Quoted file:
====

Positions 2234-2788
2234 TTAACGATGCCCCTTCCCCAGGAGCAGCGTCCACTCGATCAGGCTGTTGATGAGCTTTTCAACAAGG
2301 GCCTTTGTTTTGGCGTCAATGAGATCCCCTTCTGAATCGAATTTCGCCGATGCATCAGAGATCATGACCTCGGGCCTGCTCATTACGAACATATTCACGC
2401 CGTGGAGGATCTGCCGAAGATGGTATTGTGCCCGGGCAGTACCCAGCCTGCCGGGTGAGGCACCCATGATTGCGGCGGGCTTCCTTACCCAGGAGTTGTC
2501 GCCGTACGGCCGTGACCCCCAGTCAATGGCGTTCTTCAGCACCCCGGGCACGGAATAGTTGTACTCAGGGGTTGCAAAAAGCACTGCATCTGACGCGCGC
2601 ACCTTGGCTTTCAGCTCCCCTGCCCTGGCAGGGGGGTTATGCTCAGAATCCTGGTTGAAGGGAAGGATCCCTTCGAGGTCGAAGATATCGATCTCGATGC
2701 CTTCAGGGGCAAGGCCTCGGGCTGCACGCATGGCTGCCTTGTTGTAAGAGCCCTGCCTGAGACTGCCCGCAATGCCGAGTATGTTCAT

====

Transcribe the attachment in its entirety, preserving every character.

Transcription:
Positions 2234-2788
2234 TTAACGATGCCCCTTCCCCAGGAGCAGCGTCCACTCGATCAGGCTGTTGATGAGCTTTTCAACAAGG
2301 GCCTTTGTTTTGGCGTCAATGAGATCCCCTTCTGAATCGAATTTCGCCGATGCATCAGAGATCATGACCTCGGGCCTGCTCATTACGAACATATTCACGC
2401 CGTGGAGGATCTGCCGAAGATGGTATTGTGCCCGGGCAGTACCCAGCCTGCCGGGTGAGGCACCCATGATTGCGGCGGGCTTCCTTACCCAGGAGTTGTC
2501 GCCGTACGGCCGTGACCCCCAGTCAATGGCGTTCTTCAGCACCCCGGGCACGGAATAGTTGTACTCAGGGGTTGCAAAAAGCACTGCATCTGACGCGCGC
2601 ACCTTGGCTTTCAGCTCCCCTGCCCTGGCAGGGGGGTTATGCTCAGAATCCTGGTTGAAGGGAAGGATCCCTTCGAGGTCGAAGATATCGATCTCGATGC
2701 CTTCAGGGGCAAGGCCTCGGGCTGCACGCATGGCTGCCTTGTTGTAAGAGCCCTGCCTGAGACTGCCCGCAATGCCGAGTATGTTCAT